Serena Williams’ comeback extends Grand Slam try at US Open

AP Photo
0 Comments

NEW YORK (AP) Even if her latest troublesome first set had finished only an hour earlier, it seemed a distant memory by the time Serena Williams smacked a cross-court forehand passing winner on the run and wound up doing the splits behind the baseline.

She leaned forward, yelled and shook both fists, victory nearly hers.

Yes, Williams knows as well as anyone that you can’t count her out, no matter the deficit, no matter how the pressure might be mounting as she closes in on completing tennis’ first true Grand Slam in 27 years.

Eight times this season at major tournaments, Williams has dropped the opening set. Eight times, she has won.

The latest comeback came in the third round of the U.S. Open on Friday night, when Williams figured out a way to deal with a tricky opponent and get her own game going before it was too late, eventually emerging to grab the last eight games for a 3-6, 7-5, 6-0 victory over American wild-card entry Bethanie Mattek-Sands.

“Getting out of it so many times definitely helps me,” Williams said. “It’s definitely not something I want to do, though. But, hey, a win’s a win, I guess.”

Sure is. Williams ran her Grand Slam record to 24-0 in 2015, and 31-0 since her last defeat at a major, at Wimbledon in June 2014.

At 5-all in the second set, Mattek-Sands was two games from completing the upset. She would not win another game.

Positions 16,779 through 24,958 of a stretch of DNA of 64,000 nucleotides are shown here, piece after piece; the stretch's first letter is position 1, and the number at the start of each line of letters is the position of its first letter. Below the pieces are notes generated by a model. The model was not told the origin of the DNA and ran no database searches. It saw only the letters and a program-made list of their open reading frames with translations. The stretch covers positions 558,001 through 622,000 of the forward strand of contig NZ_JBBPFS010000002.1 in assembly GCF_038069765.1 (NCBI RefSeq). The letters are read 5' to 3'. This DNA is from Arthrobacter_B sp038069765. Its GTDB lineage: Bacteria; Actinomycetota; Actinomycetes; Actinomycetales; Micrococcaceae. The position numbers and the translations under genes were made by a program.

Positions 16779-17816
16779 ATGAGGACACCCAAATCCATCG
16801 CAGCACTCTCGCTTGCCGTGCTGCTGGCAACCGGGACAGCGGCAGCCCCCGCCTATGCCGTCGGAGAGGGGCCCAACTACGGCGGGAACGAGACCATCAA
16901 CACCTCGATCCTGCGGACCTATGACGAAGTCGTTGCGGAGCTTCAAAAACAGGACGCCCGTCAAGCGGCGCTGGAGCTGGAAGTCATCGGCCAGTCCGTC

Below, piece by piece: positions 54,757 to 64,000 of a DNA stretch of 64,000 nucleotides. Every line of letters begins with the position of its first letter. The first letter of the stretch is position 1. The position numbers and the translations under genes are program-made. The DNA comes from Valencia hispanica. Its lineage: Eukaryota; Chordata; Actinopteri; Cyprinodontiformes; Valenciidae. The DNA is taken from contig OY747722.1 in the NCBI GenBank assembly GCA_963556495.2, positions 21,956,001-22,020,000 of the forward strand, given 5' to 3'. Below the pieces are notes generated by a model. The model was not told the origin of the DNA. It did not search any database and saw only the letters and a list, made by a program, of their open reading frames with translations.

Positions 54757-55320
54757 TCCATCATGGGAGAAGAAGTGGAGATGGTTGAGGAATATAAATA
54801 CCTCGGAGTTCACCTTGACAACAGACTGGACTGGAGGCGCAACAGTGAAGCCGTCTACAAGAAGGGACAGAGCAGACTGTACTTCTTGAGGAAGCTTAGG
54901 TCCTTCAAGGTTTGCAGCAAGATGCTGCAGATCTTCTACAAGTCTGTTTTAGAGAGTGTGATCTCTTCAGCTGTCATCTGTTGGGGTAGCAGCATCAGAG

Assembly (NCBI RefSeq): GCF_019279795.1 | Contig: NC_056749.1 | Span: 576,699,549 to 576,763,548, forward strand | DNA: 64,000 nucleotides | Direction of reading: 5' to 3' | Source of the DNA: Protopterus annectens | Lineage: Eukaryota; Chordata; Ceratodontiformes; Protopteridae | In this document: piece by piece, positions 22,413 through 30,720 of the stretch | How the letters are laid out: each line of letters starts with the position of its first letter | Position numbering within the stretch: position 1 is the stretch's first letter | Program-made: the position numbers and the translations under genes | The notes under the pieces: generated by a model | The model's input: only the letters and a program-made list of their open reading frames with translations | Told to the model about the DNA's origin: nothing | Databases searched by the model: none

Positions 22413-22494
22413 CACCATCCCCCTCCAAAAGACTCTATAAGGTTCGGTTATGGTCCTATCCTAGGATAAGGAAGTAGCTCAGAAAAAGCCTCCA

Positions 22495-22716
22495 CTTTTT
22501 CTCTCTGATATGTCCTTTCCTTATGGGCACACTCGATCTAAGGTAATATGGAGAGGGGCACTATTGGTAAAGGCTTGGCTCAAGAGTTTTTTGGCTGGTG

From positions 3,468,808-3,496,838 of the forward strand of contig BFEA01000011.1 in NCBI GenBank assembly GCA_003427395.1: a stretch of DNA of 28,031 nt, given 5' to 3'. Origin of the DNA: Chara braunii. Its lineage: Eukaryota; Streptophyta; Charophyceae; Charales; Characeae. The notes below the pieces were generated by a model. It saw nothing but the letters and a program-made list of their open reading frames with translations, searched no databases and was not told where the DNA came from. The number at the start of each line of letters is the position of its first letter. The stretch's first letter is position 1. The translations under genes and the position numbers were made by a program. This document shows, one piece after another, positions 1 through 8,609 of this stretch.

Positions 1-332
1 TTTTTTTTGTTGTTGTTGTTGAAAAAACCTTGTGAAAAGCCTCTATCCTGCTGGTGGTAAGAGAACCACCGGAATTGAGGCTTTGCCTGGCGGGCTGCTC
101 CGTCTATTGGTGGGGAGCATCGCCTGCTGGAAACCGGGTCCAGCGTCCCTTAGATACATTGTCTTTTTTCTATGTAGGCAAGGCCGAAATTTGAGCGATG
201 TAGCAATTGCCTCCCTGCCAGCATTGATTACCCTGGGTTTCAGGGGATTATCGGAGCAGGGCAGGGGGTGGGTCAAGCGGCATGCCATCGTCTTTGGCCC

“She’s a great closer,” Mattek-Sands said. “Always has been.”

After they left Arthur Ashe Stadium, Rafael Nadal failed to close out a victory despite taking the first two sets, the first time he has blown that big a lead in a Grand Slam match. The eighth-seeded Nadal’s 3-6, 4-6, 6-4, 6-3, 6-4 loss to the 32nd-seeded Fabio Fognini of Italy also ends the Spaniard’s 10-year streak of winning at least one major title per season. He lost in the quarterfinals at the Australian Open and the French Open, then the second round at Wimbledon.

The No. 1-ranked Williams, meanwhile, is trying to become the first tennis player since Steffi Graf in 1988 to win all four Grand Slam tournaments in the same season. And now that milestone is four wins away.

Williams, who is 33, was asked whether she remembers watching Graf on television back then.

“Seriously? I mean, I’m old, but come on. Geez,” Williams said, rolling her eyes. “I mean … I was 6. Get serious.”

Add in her title last year in New York, and Williams is bidding for a fifth consecutive Grand Slam title and 22nd overall, which would equal Graf for the most in the professional era, which began in 1968, and second-most in history behind Margaret Court’s 24.

Williams also can become the first woman since Chris Evert in 1975-78 to win four U.S. Opens in a row.

“I don’t know what to expect. I’ve never been on this train,” Williams said, then heard her own words and cracked herself up by noting: “I love metaphors.”

Next up is a fourth-round match Sunday against yet another American, 19th-seeded Madison Keys, who lost to the 33-year-old Williams in the Australian Open semifinals in January, so knows what she is up against.

“Her determination is unlike anyone else’s,” Keys said. “You could be watching a match, and she’d be down 6-0, 5-0, 40-love, and you still don’t think she’s going to lose. You think she’s going to come back and win.”

Get past Keys, and Williams’ quarterfinal opponent could be older sister Venus, who reeled off the last five games to beat 12th-seeded Belinda Bencic of Switzerland 6-3, 6-4.

Did Venus get any family advice before facing Bencic, who is responsible for one of Serena’s two losses in 53 matches in 2015?